The federal government continues to be the largest single user of computers in the nation although the private sector is increasing its use at a faster pace, according to an industry study to be released today. The study also notes that Japan is gaining on the United States, which is the Number One exporter of computers worldwide.
Although the federal government accounted last year for the highest share of computer usage in the United States - 6 per cent - almost all computers were utilized by the government when they became generally available in the 1950s.
In its current issue, Business Week magazine says the computer industry rate of growth has stabilized after two decades of prime expansion. The magazine quotes analysis as predicting annual growth in sales in the range of 10 to 20 per cent.
Last year, some $38.4 billion was spent on the estimated 229,000 computer installations in the U.S. on computer goods and services. Of this figure, $20 billion went for machinery and services, and the rest was spent on related salaries of computer operators and programmers, as well as overhead.
Congress spent $25 millin last year for its computer services, including electronic voting, and scheduling of committee meetings, hearing transcripts, and answering constituents mail, CBS reported recently.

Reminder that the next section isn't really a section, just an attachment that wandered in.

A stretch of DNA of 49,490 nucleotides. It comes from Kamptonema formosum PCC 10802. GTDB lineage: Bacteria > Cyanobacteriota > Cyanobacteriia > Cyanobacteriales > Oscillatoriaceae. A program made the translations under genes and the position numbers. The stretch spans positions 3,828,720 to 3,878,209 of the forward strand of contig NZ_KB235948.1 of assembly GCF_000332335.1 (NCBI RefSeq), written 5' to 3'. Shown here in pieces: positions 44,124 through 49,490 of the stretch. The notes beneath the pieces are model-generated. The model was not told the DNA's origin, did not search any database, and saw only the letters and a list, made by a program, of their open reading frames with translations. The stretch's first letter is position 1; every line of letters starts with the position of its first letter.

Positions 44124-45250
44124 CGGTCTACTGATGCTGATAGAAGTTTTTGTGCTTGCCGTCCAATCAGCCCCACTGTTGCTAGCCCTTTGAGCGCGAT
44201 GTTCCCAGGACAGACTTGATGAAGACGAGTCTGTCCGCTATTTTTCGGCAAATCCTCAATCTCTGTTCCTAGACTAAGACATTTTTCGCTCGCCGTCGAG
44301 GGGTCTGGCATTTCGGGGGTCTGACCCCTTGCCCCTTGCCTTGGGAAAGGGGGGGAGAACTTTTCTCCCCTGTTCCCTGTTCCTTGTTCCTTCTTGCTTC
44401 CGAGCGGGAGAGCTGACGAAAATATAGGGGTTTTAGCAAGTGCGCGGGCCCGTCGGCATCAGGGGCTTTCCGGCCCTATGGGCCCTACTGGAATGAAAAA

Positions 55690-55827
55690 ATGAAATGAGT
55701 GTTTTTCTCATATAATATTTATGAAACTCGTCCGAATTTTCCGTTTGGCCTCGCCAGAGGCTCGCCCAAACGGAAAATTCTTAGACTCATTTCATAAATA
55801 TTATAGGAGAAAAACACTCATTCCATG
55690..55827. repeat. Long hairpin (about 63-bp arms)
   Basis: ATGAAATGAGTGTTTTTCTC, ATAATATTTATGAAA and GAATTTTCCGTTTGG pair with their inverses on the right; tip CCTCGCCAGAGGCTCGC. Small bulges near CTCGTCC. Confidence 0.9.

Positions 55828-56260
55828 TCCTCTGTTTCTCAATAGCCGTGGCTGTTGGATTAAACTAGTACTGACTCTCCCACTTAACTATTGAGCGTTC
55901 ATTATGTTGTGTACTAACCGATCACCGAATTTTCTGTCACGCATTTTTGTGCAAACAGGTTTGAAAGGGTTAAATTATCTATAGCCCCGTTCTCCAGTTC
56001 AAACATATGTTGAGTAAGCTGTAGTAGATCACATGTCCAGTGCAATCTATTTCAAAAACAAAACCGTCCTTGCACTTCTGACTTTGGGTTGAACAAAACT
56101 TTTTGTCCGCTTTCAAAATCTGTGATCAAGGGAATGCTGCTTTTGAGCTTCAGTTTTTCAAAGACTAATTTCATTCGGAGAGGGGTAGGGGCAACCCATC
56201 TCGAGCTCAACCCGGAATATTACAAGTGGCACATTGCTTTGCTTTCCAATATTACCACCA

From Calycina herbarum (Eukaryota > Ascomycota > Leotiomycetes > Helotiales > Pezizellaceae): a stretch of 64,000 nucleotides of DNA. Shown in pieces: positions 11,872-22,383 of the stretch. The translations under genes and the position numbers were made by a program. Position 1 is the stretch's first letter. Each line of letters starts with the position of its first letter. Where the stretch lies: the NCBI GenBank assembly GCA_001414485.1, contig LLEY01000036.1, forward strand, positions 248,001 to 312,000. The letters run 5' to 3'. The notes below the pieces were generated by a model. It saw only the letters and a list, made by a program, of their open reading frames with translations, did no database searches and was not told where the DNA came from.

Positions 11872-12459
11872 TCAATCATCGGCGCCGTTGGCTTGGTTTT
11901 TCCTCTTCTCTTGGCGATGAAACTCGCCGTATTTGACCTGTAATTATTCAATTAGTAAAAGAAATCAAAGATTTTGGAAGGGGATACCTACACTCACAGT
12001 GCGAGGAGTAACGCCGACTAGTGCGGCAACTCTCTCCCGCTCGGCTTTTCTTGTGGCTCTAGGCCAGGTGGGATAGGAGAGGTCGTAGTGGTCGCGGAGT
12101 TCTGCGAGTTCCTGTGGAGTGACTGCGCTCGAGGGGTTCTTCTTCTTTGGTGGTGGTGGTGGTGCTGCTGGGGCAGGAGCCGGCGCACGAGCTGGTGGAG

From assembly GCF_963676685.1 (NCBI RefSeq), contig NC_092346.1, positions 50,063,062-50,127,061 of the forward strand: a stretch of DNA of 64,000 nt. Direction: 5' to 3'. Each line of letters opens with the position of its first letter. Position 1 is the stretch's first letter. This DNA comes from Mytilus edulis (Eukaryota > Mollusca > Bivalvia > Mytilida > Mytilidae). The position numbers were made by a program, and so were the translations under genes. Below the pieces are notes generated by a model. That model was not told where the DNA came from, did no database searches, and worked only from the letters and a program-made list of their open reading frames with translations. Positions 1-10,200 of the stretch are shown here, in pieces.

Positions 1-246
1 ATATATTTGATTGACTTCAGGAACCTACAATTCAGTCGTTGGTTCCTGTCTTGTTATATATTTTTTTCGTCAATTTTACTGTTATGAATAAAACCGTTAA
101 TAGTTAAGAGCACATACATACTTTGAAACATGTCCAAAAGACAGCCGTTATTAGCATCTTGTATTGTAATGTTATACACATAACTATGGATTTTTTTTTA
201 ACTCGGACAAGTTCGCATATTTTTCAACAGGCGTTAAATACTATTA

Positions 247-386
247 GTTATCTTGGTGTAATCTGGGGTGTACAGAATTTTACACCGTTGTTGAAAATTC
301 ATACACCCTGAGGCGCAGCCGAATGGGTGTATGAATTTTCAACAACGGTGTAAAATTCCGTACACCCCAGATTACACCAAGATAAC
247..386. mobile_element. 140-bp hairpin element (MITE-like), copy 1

Rep. David Stockman (R-Mich) rents his own small computer, at a cost of $19,000 a year, to answer mail. He also serves on a policy group that is seeking among other things, to prevent abuses such as using computers for political advantage. Computers facilitate direct-mail electioneering.
In the federal government, the biggest user remains the Department of Defense, with 46 per cent of the computer use. Contrary to popular thought, the National Aeronautics and Space Administration - with its pushbutton interplanetary travel - is only third, with 13 per cent. Second in the survey based on data from fiscal year 1976 was the Energy Research and Development Administration, which had to tackle such ponderous problems as estimating how many trillions of cubic feet of reserves of natural gas are left in any given year.
In the private sector, the insurance and banking industries have become the most computerized, although manufacturing spends the most on computer equipment and services, according to 'Information Processing in the United States: A Quantitative Summary." The document was prepared by the American Federation of Information Processing Societis, a trade organization.
In 1976, U.S. computer equipment manufacturers accounted for 87 per cent of the sale of the world's computers, by value. This represented approximately half of the those firms' revenues. Hut by 1981, the American share is expected to be cut to 81 per cent of the international market by foreign competition, especially from Japan.
The areas growing most quickly are minicomputer systems, used primarily in regulating manufacturing processes, and digital electronic technology, in the form of microprocessors and integrated circuit "chips."